The Project

This article was previously published in Issue 19, ABSENCE (December 2018).

On the 27th May at about 8pm, I stood trembling before my bedroom mirror and cut off seven inches of my hair with kitchen scissors. My head now 80 grams lighter, I held the two short fat plaits, which sat soft and somehow fishlike in my still shaking hands. The act of slicing had been impulsively destructive, but it was ultimately an act of liberation. Something was released, and I sprang up and out from the torpor of those past couple of months into perhaps the most intense period of creativity I have ever experienced.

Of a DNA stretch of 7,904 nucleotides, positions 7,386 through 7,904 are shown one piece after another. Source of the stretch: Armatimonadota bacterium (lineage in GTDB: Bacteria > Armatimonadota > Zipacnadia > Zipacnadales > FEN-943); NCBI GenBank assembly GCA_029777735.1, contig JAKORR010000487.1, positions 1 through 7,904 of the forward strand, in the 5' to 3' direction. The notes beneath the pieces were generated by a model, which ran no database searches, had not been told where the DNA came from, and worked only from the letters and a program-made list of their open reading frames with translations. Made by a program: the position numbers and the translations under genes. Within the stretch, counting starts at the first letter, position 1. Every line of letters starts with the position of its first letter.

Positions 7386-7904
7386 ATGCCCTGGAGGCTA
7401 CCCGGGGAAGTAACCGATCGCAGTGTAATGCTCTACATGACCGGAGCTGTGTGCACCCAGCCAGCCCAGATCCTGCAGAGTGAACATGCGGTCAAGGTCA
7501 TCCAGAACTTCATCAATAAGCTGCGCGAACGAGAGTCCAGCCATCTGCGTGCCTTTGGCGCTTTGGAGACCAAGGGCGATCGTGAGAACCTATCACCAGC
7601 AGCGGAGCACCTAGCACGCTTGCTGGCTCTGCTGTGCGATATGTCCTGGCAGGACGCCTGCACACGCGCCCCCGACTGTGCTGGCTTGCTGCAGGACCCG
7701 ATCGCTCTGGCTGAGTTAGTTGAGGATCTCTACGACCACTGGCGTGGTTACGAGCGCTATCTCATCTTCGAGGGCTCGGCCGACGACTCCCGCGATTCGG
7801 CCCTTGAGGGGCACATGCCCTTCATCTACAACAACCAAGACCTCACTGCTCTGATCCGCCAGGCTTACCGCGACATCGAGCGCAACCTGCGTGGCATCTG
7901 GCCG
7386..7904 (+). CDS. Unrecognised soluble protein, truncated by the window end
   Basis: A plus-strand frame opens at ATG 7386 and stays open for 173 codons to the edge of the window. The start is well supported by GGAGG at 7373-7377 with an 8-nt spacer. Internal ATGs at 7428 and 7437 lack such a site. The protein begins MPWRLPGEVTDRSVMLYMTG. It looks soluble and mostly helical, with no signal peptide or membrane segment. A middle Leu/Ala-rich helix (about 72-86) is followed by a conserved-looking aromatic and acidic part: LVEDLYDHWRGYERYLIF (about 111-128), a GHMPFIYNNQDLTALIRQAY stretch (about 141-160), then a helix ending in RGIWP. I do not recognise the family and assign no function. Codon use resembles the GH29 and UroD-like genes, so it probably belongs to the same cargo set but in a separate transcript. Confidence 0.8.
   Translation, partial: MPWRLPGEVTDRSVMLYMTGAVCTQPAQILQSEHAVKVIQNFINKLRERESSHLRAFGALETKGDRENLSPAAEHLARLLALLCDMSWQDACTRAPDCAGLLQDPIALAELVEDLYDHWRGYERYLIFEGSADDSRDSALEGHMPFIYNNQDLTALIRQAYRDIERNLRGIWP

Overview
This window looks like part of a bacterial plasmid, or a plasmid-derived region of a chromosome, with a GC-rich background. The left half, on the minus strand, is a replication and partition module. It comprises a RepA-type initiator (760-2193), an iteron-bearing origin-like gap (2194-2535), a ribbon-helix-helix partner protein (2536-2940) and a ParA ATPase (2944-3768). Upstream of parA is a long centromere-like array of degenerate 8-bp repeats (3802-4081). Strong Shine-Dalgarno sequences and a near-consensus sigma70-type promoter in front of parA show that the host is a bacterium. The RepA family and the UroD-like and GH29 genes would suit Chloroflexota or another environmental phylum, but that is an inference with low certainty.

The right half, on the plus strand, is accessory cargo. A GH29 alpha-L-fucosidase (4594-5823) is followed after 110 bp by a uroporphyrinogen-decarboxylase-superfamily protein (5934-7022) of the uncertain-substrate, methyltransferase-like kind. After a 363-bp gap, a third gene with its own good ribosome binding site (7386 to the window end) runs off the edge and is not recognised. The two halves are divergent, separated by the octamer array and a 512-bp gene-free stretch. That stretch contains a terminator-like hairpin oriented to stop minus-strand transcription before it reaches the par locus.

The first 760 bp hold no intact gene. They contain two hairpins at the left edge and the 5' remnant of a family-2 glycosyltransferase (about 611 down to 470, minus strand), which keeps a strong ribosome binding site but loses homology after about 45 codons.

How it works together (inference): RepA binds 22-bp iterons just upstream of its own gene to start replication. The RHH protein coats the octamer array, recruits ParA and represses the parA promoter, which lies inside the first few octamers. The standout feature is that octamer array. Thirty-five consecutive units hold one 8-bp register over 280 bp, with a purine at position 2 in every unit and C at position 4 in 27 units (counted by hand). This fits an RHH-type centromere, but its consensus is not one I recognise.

Over summer I would go forth to build an entire project centred around the plaits I had severed, reimagining them as holy relics, essentially transforming myself into a saint. I created a host of patterned books, boxes and paper bags in a sort of commemoration or encapsulation of my experiences, good and bad, my troubles and the turbulence of the past year. It was a gesture towards closure I suppose, preparing boxes in which to stow away pieces of my past self and move forward. I planned to eventually stage a ceremony, a sort of funerary enterrement of all the boxes, building cathedrals of sand up and around them, before eventually unburying them, thereby ‘unburying my head from the sand’. These reliquaries are all made from cardboard boxes that I had gathered in my room, since moving to London, so too were the bags into which I cut patterns, like windows, to be strung up surrounding the boxes. I made myself a crown out of jam tart cases to wear during the ceremony and intended to write an order of service and officiate the eventual ritual, marking the occasion properly.